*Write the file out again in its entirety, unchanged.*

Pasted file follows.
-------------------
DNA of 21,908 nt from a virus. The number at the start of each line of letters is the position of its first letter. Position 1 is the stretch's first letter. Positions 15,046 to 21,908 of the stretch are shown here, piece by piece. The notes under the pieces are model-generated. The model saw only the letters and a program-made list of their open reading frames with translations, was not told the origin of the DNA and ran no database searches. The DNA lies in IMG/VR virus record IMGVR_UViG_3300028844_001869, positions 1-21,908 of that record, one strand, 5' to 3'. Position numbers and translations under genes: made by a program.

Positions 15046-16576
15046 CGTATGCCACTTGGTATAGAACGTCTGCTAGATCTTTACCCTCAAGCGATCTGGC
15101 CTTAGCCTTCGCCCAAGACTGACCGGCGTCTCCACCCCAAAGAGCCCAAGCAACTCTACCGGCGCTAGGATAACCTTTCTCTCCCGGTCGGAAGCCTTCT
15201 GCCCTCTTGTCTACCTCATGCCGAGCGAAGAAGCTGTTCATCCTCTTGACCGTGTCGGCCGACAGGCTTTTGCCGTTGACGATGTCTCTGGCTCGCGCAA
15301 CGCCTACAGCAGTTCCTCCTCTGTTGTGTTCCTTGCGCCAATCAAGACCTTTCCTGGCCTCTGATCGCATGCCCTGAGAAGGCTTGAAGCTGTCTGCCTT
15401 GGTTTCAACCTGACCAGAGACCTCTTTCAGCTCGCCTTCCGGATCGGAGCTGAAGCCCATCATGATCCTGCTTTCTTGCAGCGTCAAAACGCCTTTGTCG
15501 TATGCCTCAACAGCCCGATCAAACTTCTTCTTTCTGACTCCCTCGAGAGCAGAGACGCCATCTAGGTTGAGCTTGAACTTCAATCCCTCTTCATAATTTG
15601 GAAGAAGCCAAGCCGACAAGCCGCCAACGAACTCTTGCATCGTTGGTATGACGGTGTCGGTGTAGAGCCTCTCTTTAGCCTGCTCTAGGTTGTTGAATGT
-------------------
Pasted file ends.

DNA of 21,908 nt from a virus. The number at the start of each line of letters is the position of its first letter. Position 1 is the stretch's first letter. Positions 15,046 to 21,908 of the stretch are shown here, piece by piece. The notes under the pieces are model-generated. The model saw only the letters and a program-made list of their open reading frames with translations, was not told the origin of the DNA and ran no database searches. The DNA lies in IMG/VR virus record IMGVR_UViG_3300028844_001869, positions 1-21,908 of that record, one strand, 5' to 3'. Position numbers and translations under genes: made by a program.

Positions 15046-16576
15046 CGTATGCCACTTGGTATAGAACGTCTGCTAGATCTTTACCCTCAAGCGATCTGGC
15101 CTTAGCCTTCGCCCAAGACTGACCGGCGTCTCCACCCCAAAGAGCCCAAGCAACTCTACCGGCGCTAGGATAACCTTTCTCTCCCGGTCGGAAGCCTTCT
15201 GCCCTCTTGTCTACCTCATGCCGAGCGAAGAAGCTGTTCATCCTCTTGACCGTGTCGGCCGACAGGCTTTTGCCGTTGACGATGTCTCTGGCTCGCGCAA
15301 CGCCTACAGCAGTTCCTCCTCTGTTGTGTTCCTTGCGCCAATCAAGACCTTTCCTGGCCTCTGATCGCATGCCCTGAGAAGGCTTGAAGCTGTCTGCCTT
15401 GGTTTCAACCTGACCAGAGACCTCTTTCAGCTCGCCTTCCGGATCGGAGCTGAAGCCCATCATGATCCTGCTTTCTTGCAGCGTCAAAACGCCTTTGTCG
15501 TATGCCTCAACAGCCCGATCAAACTTCTTCTTTCTGACTCCCTCGAGAGCAGAGACGCCATCTAGGTTGAGCTTGAACTTCAATCCCTCTTCATAATTTG
15601 GAAGAAGCCAAGCCGACAAGCCGCCAACGAACTCTTGCATCGTTGGTATGACGGTGTCGGTGTAGAGCCTCTCTTTAGCCTGCTCTAGGTTGTTGAATGT